East Midlands Airport calls on government to “unlock” its cargo potential
24 / 06 / 2019
East Midlands Airport (EMA) wants the UK government to “unlock its potential” as a major airfreight hub, with management tabling five key policy requests to promote the cargo gateway’s fuure development.
The airport, part of Manchester Airports Group (MAG), wants the government to set out clear policies to solidify its position as a “globally significant cargo hub,” which already handles 365,000 tonnes each year, amounting to £40bn of trade to and from the European Union (EU) and £10bn of non-EU imports and exports.
The airport’s call to action was as part of MAG’s response to the government’s Aviation 2050 Green Paper consultation, which closed on June 20.
The group’s response included several ‘asks’ that would commit the government to formally recognise EMA’s “important national and regional role”.
The next 10 years, ahead of the opening of the planned third runway at Heathrow, and beyond to 2050 are critical for EMA as it prepares to meet increased airfreight demand, said an MAG spokesperson.
“While the government’s Green Paper alludes to the vital role of airfreight to the UK economy (contributing around £2.3bn a year to UK Plc), there is very little in way of specific policy which is needed if EMA is going to prosper in the future.
“EMA believes that there is value in the Aviation Strategy setting out the airport’s national strategic role in meeting UK airfreight demand.”
EMA, whose freighter airline customers include Fed Ex/TNT, UPS and Royal Mail, is already expanding the apron space for freighter aircraft as the UK cargo hub prepares for increased volumes driven by the e-commerce boom.
The specific ‘asks’ from EMA in the consultation call on the government to:
- work with EMA as the government promotes digitisation to speed up the handling of goods at the border, which is key for time-critical airfreight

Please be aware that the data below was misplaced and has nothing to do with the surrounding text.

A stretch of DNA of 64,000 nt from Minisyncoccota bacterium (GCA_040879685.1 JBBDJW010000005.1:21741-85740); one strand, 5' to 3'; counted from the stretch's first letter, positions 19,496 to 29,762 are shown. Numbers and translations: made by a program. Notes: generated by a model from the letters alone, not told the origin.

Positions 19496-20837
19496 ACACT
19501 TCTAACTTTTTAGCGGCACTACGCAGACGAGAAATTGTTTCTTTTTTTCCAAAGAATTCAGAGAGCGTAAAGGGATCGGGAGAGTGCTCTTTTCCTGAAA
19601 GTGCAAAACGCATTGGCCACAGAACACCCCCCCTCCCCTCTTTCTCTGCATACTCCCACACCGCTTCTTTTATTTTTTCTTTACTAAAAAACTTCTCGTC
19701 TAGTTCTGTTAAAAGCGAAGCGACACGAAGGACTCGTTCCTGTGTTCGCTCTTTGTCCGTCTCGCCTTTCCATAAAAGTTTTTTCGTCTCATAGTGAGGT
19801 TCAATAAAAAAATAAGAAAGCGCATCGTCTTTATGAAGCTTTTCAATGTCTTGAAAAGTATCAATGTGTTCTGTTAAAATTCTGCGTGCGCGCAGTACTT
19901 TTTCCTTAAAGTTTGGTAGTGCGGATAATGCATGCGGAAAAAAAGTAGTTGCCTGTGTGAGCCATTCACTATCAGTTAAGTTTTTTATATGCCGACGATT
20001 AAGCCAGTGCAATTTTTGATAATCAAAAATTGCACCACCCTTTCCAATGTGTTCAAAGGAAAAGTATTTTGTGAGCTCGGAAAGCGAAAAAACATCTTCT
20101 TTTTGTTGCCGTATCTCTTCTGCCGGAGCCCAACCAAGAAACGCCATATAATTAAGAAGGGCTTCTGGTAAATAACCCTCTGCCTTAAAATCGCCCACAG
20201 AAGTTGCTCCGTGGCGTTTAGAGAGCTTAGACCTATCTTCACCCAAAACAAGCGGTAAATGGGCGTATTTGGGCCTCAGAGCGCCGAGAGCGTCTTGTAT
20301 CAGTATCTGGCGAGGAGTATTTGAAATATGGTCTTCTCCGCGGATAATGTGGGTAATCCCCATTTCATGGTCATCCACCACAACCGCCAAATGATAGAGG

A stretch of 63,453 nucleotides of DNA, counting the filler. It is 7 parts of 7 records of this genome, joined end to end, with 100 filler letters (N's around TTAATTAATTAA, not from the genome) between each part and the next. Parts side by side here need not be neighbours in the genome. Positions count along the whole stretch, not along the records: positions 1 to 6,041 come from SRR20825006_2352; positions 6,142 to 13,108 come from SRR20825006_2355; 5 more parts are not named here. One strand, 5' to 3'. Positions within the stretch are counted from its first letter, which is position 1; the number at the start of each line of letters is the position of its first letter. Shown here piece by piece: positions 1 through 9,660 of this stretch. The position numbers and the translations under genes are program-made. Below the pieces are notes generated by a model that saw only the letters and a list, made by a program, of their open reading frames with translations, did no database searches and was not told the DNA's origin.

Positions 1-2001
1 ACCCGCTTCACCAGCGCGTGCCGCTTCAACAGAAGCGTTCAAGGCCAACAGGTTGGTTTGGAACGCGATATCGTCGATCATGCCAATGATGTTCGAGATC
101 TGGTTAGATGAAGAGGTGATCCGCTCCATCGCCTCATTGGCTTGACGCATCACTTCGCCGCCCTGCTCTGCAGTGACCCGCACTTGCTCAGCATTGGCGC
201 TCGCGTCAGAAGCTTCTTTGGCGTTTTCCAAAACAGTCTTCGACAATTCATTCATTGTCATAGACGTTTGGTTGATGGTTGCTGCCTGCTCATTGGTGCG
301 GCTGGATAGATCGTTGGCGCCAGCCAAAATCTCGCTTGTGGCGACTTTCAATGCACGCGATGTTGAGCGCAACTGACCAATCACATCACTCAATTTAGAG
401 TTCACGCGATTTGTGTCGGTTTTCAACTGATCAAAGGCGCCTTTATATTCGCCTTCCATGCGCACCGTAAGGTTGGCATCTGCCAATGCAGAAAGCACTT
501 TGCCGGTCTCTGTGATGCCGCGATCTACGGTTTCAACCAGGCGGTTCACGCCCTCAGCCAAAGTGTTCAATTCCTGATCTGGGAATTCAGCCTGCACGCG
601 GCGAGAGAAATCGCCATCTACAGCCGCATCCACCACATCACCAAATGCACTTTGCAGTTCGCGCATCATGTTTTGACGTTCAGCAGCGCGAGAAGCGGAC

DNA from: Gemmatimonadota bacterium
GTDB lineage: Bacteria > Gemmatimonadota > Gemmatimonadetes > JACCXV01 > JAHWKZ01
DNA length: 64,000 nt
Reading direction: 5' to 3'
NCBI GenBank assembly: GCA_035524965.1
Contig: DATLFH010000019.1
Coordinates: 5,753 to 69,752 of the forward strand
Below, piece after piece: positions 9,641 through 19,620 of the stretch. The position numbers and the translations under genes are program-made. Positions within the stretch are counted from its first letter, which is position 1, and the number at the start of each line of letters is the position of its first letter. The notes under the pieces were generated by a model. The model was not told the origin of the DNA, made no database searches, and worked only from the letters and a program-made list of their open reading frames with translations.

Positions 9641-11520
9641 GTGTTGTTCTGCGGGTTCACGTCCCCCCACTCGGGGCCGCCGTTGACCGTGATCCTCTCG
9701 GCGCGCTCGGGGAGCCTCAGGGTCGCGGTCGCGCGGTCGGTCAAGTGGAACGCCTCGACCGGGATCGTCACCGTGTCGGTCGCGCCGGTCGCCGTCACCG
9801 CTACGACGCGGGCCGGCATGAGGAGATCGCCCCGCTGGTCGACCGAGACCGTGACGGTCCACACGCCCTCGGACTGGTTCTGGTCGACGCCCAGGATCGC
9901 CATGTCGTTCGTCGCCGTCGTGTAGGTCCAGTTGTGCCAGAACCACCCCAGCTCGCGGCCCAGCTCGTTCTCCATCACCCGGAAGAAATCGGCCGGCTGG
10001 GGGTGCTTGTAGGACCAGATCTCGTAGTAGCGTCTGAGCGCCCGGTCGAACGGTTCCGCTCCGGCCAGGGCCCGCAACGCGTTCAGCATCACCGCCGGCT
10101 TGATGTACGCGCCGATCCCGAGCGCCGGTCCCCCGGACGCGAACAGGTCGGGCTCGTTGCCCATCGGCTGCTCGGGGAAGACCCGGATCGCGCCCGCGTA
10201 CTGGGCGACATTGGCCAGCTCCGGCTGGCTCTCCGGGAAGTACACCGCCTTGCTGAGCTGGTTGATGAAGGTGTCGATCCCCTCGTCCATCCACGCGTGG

- help airports like EMA to unlock new international trade routes
- commit to fully exploring the potential for a Free Trade Zone around the airport
- formally acknowledge the airport’s strategically important role in the continued growth of the regional and national economy
- ensure a more joined-up approach to planning, making sure that airport, road and railway investment is considered alongside the needs for more housing, industrial development and future energy provision.
Karen Smart, EMA’s managing director, said: “In the coming months I want to work with government to develop specific policies that could unlock the growth potential of EMA as a nationally important asset for the UK and its ability to trade globally.
“This would enable government to take a much more active role in supporting the future sustainable development of air freight, in line with the Aviation Strategy’s overall goal.
“Direct Government support for EMA will also be a sign of Government commitment to the region and will signal recognition for the critical role the East Midlands can play in rebalancing the UK economy if it is enabled to reach its full potential.”
In addition to the ramp expansion for freighters, a new facility for US parcels giant UPS is rapidly taking shape on the eastern side of EMA. The £114m development will double the size of the UPS operation at the hub.
A final white paper version of the UK government’s aviation strategy will be published later in 2019.